A road trip along the Pacific Coast Highway is nearly as American as driving cross-country on Route 66. However, if your interests are culinarily minded (and let's be specific here — we're talking about folks who really, really love ice cream), we suggest you head north from San Francisco instead of south.
From the urban cool of the Bay Area to the northern California coast, with a detour into the wine-soaked wonderland of Sonoma County, this journey encompasses the very best frozen treats that the Golden State has to offer.
1. Start Here: Ice Cream Paradise in San Francisco
Think of San Francisco's famous foods and you'll probably think of sourdough (or Rice-A-Roni). But locals know the city by the Bay is actually an ice cream-lover's paradise.
There's the slightly off-kilter creativity of Humphry Slocombe, with flavors like Elvis (the Fat Years), McEvoy Olive Oil, and Secret Breakfast; the chef-driven Mr. and Mrs. Miscellaneous, helmed by Wolfgang Puck alums; and the local, seasonal goodness of Bi-Rite Creamery, where salted caramel inspires lines out the door).
If you want a taste of the old-school, pre-tech San Francisco natives know and love, go to Mitchell's. Opened in the Mission District in 1953, it's a beloved throwback in a neighborhood that is rapidly changing. Alongside a long list of classics like rocky road are the longstanding tropical-inspired flavors like ube and avocado that made founder Larry Mitchell ahead of his time.
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2. Frozen Custard on Treasure Island and Alameda
Frozen custard may still be a new concept out West, but the roving Frozen Kuhsterd truck is spreading the rich and creamy gospel with inventive flavors like white chocolate-miso and sweet corn. Check the truck's online schedule to see where it's headed next. If you're timing's right, you can drive a few minutes east to catch it at Treasure Island's monthly flea market. Or keep going to the cute bayside town of Alameda, where FK pops up at the Off-the-Grid food truck fest each month.
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3. Sandwiches & Soft Serve in Oakland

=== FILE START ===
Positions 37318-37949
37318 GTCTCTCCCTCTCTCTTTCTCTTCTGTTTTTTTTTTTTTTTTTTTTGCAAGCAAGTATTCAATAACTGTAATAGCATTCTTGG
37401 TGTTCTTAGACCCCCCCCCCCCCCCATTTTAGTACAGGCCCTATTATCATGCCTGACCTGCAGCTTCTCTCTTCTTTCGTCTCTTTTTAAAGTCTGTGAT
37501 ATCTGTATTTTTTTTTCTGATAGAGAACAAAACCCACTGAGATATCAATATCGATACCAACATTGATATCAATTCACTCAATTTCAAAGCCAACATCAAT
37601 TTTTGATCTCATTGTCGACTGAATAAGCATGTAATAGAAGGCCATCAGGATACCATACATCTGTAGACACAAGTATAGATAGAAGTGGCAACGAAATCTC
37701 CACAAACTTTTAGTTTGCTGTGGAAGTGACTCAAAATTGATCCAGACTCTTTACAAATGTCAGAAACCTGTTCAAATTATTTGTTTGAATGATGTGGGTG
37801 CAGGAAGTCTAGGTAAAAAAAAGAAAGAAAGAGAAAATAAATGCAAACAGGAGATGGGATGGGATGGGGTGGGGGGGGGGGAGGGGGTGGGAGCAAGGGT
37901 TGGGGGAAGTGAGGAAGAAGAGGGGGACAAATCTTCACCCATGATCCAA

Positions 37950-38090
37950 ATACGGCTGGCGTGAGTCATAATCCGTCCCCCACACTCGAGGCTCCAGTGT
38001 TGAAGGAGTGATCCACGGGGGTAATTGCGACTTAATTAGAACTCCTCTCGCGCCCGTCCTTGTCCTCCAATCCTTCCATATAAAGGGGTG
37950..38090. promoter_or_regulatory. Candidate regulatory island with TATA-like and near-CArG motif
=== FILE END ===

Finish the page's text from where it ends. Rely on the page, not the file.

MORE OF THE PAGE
Alameda is just few miles from diverse, cosmopolitan (and wonderfully sunny) Oakland, where venerable Fentons has been scooping up massive sundaes for 122 years. But over in the Temescal neighborhood, Curbside Creamery's cones and ice cream sandwiches offer a taste of the city's recent artistic and culinary renaissance.
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Nestled in a formerly derelict alley that's now an enclave of artists and mini-boutiques, Curbside serves up gourmet takes on classic flavors (think: bourbon whiskey vanilla), including about half a dozen vegan options. But perhaps the best part is the soft serve, which rotates weekly through flavors like salted caramel and blackberry.
4. Locally Sourced Scoops in Sonoma
By now, you're probably ready to get out of the city and hit the open road, so head north on Highway 101 for the world-renowned Sonoma County wine country. You could spend days visiting the acclaimed Pinot Noir-steeped wineries of the Russian River Valley near Santa Rosa, or just make a bee-line for the adorable town of Healdsburg.
A dozen tasting rooms, plus farm-to-fork hotspots like the gorgeous food hall Shed and upscale Dry Creek Kitchen, offer plenty of stellar local wines to taste. They're both steps from the shady town square, lined with boutiques, galleries, a craft brewery and, best of all, Noble Folk Ice Cream & Pie Bar. Here you can get a pretzel cone filled with newfangled flavors like juniper honey or strawberry sage, made only with ingredients sourced in Sonoma County.
The Best Ice Cream Shop in Sonoma
5. Traditional Ice Cream in Fort Bragg
From Healdsburg it's a gorgeous two-hour drive to the coastal town of Fort Bragg on the Mendocino Coast. Here you can comb for sea glass along the ruggedly beautiful beach and take a walk among giant redwoods — all in the same day. For a peek into the town's past as a booming lumber town, try scoring a room at the Victorian-era Weller House Inn. It's just blocks from the beach as well as the historic downtown, lined with shopping, galleries, restaurants, and Cowlick's ice cream. This is traditional ice cream at its locavore best, where even the chunks of cookie dough come from a local bakery.
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Did your favorite scoop shop make the grade?